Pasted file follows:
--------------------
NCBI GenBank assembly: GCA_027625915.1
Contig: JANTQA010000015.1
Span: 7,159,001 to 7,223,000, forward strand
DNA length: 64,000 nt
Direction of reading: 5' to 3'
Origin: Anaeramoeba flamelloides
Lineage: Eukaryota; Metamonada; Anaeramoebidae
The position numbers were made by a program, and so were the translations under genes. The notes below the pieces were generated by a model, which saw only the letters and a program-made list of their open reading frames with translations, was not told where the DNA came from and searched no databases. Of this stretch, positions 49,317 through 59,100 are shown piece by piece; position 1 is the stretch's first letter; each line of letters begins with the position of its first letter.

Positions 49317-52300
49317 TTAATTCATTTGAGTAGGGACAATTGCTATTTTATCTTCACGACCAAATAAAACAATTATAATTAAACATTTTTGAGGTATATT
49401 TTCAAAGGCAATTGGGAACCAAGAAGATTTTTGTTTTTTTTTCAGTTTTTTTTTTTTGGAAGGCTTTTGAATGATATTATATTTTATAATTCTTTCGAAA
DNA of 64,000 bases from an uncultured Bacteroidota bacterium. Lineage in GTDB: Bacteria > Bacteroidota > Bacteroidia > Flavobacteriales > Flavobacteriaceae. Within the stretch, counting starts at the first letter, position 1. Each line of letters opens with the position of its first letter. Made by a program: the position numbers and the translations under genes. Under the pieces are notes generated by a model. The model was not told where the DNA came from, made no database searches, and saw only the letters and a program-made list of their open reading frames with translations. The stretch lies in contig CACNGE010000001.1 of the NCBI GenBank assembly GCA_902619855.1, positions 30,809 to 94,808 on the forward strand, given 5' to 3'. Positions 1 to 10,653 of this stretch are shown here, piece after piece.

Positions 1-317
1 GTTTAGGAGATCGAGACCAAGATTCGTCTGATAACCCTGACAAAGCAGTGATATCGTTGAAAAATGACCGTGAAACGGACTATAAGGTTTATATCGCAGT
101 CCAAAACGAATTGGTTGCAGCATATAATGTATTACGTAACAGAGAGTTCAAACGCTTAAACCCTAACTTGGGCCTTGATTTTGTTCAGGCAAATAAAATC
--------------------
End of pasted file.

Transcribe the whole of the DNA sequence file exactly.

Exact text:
NCBI GenBank assembly: GCA_027625915.1
Contig: JANTQA010000015.1
Span: 7,159,001 to 7,223,000, forward strand
DNA length: 64,000 nt
Direction of reading: 5' to 3'
Origin: Anaeramoeba flamelloides
Lineage: Eukaryota; Metamonada; Anaeramoebidae
The position numbers were made by a program, and so were the translations under genes. The notes below the pieces were generated by a model, which saw only the letters and a program-made list of their open reading frames with translations, was not told where the DNA came from and searched no databases. Of this stretch, positions 49,317 through 59,100 are shown piece by piece; position 1 is the stretch's first letter; each line of letters begins with the position of its first letter.

Positions 49317-52300
49317 TTAATTCATTTGAGTAGGGACAATTGCTATTTTATCTTCACGACCAAATAAAACAATTATAATTAAACATTTTTGAGGTATATT
49401 TTCAAAGGCAATTGGGAACCAAGAAGATTTTTGTTTTTTTTTCAGTTTTTTTTTTTTGGAAGGCTTTTGAATGATATTATATTTTATAATTCTTTCGAAA
DNA of 64,000 bases from an uncultured Bacteroidota bacterium. Lineage in GTDB: Bacteria > Bacteroidota > Bacteroidia > Flavobacteriales > Flavobacteriaceae. Within the stretch, counting starts at the first letter, position 1. Each line of letters opens with the position of its first letter. Made by a program: the position numbers and the translations under genes. Under the pieces are notes generated by a model. The model was not told where the DNA came from, made no database searches, and saw only the letters and a program-made list of their open reading frames with translations. The stretch lies in contig CACNGE010000001.1 of the NCBI GenBank assembly GCA_902619855.1, positions 30,809 to 94,808 on the forward strand, given 5' to 3'. Positions 1 to 10,653 of this stretch are shown here, piece after piece.

Positions 1-317
1 GTTTAGGAGATCGAGACCAAGATTCGTCTGATAACCCTGACAAAGCAGTGATATCGTTGAAAAATGACCGTGAAACGGACTATAAGGTTTATATCGCAGT
101 CCAAAACGAATTGGTTGCAGCATATAATGTATTACGTAACAGAGAGTTCAAACGCTTAAACCCTAACTTGGGCCTTGATTTTGTTCAGGCAAATAAAATC